Options on the base XK include 19-inch wheels, chrome exterior mirror covers, a simulated suede sport steering wheel and various leather and suede headliners for the convertible.
The XKR adds a supercharged engine, a limited-slip differential, upgraded brakes, interior wood trim and different 20-inch wheels. Options for the XKR include the Performance Pack, the Dynamic Pack and the Black Pack. The Performance Pack adds a sport-tuned exhaust, upgraded upholstery and a simulated suede steering wheel. The Dynamic Pack adds different 20-inch wheels, a higher top speed, a lowered ride height, a more aggressively tuned suspension and a sport body kit. The Black Pack adds yet another style of 20-inch wheels, black brake calipers and gloss black trim on areas that would normally be bright or chrome. Stand-alone options include an upgraded exhaust and a carbon-fiber engine cover.
Jaguar says it will sell only 50 units of the XK Final Fifty Limited Edition: 25 coupes and 25 convertibles. It's based on the XKR and comes standard with black paint and the Performance and Dynamic packages. The Final Fifty also comes with the louvered hood from the now-discontinued XKR-S GT model.
The XKR-S adds an even more powerful supercharged engine, wider 20-inch wheels in a matte gray finish, an upgraded exhaust, a more aggressively tuned suspension, a carbon-fiber front splitter and rear aero diffuser, a partially carbon-fiber rear wing, an extensive aerodynamic body kit, heated sport seats (ventilation function removed) and unique interior trim. Options for the XKR-S include the Bright Pack and Carbon Fiber Pack. The Bright Pack adds some chrome exterior trim and bright polished wheels in place of the standard darker components on the XKR-S, while the Carbon Fiber Pack adds carbon-fiber exterior trim on the hood, fenders, mirrors and trunk.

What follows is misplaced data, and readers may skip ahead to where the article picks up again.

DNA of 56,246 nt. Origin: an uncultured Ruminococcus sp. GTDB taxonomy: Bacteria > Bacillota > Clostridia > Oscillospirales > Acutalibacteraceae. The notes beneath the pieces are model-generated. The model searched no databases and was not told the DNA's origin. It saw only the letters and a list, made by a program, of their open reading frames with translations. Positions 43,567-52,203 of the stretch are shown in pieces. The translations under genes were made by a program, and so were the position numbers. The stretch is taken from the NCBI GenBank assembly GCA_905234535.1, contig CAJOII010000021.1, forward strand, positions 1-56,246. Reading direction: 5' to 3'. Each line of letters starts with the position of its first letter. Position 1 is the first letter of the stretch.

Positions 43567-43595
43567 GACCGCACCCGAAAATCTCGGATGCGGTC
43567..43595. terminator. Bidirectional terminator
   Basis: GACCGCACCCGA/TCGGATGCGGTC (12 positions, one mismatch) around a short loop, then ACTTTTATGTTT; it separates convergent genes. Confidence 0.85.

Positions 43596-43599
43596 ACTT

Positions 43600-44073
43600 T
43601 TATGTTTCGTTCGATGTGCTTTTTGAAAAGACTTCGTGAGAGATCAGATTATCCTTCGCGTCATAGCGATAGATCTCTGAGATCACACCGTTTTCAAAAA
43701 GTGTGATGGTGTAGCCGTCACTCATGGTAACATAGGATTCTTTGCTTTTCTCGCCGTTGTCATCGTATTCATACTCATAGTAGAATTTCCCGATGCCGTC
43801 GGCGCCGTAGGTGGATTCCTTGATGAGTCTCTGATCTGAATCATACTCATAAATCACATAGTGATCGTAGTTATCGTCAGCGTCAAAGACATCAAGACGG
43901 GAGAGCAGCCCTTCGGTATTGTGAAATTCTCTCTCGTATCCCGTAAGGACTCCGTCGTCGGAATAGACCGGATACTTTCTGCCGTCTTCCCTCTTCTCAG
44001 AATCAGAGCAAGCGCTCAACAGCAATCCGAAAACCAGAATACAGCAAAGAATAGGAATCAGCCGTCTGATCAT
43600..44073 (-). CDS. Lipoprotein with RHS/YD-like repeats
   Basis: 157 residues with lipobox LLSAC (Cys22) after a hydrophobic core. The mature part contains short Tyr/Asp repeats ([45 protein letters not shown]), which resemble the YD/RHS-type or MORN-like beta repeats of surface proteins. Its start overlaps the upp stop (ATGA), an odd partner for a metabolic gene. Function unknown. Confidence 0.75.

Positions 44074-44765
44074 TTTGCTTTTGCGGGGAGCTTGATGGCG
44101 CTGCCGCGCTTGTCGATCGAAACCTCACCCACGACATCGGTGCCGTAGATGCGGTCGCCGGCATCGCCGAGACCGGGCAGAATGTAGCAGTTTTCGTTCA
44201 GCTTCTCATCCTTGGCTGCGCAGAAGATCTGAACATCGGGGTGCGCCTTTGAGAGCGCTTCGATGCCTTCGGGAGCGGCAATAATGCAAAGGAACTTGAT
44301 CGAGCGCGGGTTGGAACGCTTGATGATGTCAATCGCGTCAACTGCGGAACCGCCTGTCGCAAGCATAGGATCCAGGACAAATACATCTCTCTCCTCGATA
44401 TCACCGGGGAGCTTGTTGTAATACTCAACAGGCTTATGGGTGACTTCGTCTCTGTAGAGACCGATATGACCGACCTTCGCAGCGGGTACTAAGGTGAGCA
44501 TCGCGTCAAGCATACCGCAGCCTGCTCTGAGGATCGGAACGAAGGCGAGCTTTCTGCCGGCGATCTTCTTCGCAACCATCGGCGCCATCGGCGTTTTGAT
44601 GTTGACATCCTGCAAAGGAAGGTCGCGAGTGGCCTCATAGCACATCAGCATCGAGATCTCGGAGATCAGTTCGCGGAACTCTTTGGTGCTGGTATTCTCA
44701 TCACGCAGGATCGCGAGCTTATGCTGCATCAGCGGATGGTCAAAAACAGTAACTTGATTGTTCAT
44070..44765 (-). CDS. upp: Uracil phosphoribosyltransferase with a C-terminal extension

Performance & mpg
The 2015 Jaguar XK is powered by a 5.0-liter V8 that produces 385 hp and 380 pound-feet of torque. As with every XK, rear-wheel drive and a six-speed automatic transmission are standard. EPA-estimated fuel economy is 19 mpg combined (16 city/24 highway). The convertible achieves 18 mpg combined (16 city/22 highway).
More power is available from the XKR, which gets a supercharged version of the same engine to bring output up to 510 hp and 461 lb-ft of torque. In Edmunds performance testing, an XKR convertible went from zero to 60 in a very rapid 4.5 seconds (the lighter coupe should be a smidge quicker). EPA-estimated fuel economy is 18 mpg combined (15/22) for the coupe and 17 mpg combined (15/22) for the convertible.
The XKR-S gets a more powerful version of the supercharged 5.0-liter good for 550 hp and 502 lb-ft of torque. In Edmunds testing, the standard XKR-S coupe went from zero to 60 in 4.3 seconds. The difference in acceleration numbers between the XKR-S and XKR may appear insignificant, but the former is limited by traction at the drag strip. Believe us, power is prodigious on the XKR-S and it feels much quicker. Fuel economy ratings are identical to those of the standard XKR.
Standard safety equipment on the 2015 Jaguar includes traction and stability control, antilock brakes, front seat side airbags, active front head restraints, front and rear parking sensors and a rearview camera. Side curtain airbags are not offered. The convertible adds pop-up rollover bars.